Air Date: Week of August 1, 1997
During the recent Presidential forum at Lake Taho, Clinton pledged money to preserve the ecosystem of the basin. He also promised to return some land to the Washoe Indians who lay claim to the whole lake. Cheryl Colopy reports.
CURWOOD: It's Living on Earth. I'm Steve Curwood. Every year, thousands of tourists and seasonal residents flock to the shores of Lake Tahoe, nestled in the Sierra Nevada. Tahoe can take your breath away, with its deep, clear waters and luxuriant forests. But as more and more people come to Lake Tahoe, it has begun to change. And not everyone has agreed with the development and tourism practices. Zoning, building codes, even water skiing have been contentious issues there. The Tahoe Basin, at the border of California and Nevada, consists mainly of government lands. Recently, President Clinton held a forum at the lake. He promised to double federal assistance to the region, with 50 million more dollars over the next 2 years, to help restore the basin's ecosystem. A little-reported feature of the President's pledge, is a special land permit, for Lake Tahoe's original stewards, the Washoe. Tribal leaders there hope this is just a beginning of their return to the lake. Cheryl Colopy reports.
COLOPY: For the Washoe tribe of California and Nevada, Lake Tahoe is both a lost home and a sacred place, and for 150 years, they have dreamt of returning to it, even though all the land was held by private owners and the federal government. Brian Wallace, the Chairman of the tribe, sat in a circle at a lakeside retreat with Vice-President Gore and other government officials, to receive the promise of about 400 acres, that President Clinton announce Sunday. Wallis says the 1600-member Washoe Tribe will try to do some of the things their ancestors did on this land.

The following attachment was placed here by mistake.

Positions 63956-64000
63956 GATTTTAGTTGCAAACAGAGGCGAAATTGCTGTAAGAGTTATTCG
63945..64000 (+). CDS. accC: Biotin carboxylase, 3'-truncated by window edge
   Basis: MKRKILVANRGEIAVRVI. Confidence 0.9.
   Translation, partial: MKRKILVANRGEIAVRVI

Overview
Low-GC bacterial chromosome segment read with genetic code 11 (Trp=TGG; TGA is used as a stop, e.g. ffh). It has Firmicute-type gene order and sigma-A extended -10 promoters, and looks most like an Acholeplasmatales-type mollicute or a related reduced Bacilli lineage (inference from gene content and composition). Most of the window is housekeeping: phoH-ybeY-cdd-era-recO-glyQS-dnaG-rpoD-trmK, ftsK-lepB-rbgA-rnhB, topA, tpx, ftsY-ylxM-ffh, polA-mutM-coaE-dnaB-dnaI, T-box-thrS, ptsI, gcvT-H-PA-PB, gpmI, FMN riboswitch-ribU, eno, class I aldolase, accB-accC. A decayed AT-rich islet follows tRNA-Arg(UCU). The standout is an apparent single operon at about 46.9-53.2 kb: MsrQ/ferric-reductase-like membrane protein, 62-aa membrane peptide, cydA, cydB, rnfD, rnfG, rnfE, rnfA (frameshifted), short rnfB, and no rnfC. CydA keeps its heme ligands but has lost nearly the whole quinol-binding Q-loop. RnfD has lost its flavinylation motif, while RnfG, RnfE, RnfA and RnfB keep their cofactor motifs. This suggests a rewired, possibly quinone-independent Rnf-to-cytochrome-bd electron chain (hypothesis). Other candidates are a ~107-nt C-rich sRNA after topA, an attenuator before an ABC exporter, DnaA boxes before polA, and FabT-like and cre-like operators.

WALLACE: We don't come here as developers, and what we're interested in doing is, just be able to touch and walk with the land, once again. And the more the others work the land, the more they remember. So with this land present, comes the reintroduction of Washoe resource stewardship.
COLOPY: The US Forest Service, which now manages the federal land, will issue a 30-year permit to the tribe. The land the Washoe will manage includes a 350-acre meadow, along with smaller parcels, which give the Washoe lake access. The tribe will not be able to live on the land, but the agreement guarantees freedom to use the land during the summer months, when the tribe traditionally lived here. The land will also remain open to the public, but Chairman Wallace says, the Washoe are happy to share the land. Wallis says there are 8 other such parcels of land the tribe would like, and talks with the Forest Service will continue. President Clinton is the 6th President since 1877 the Washoe have asked to return some of their lands. President Clinton said the mail will travel faster from now on. For Living on Earth, I'm Cheryl Colopy.
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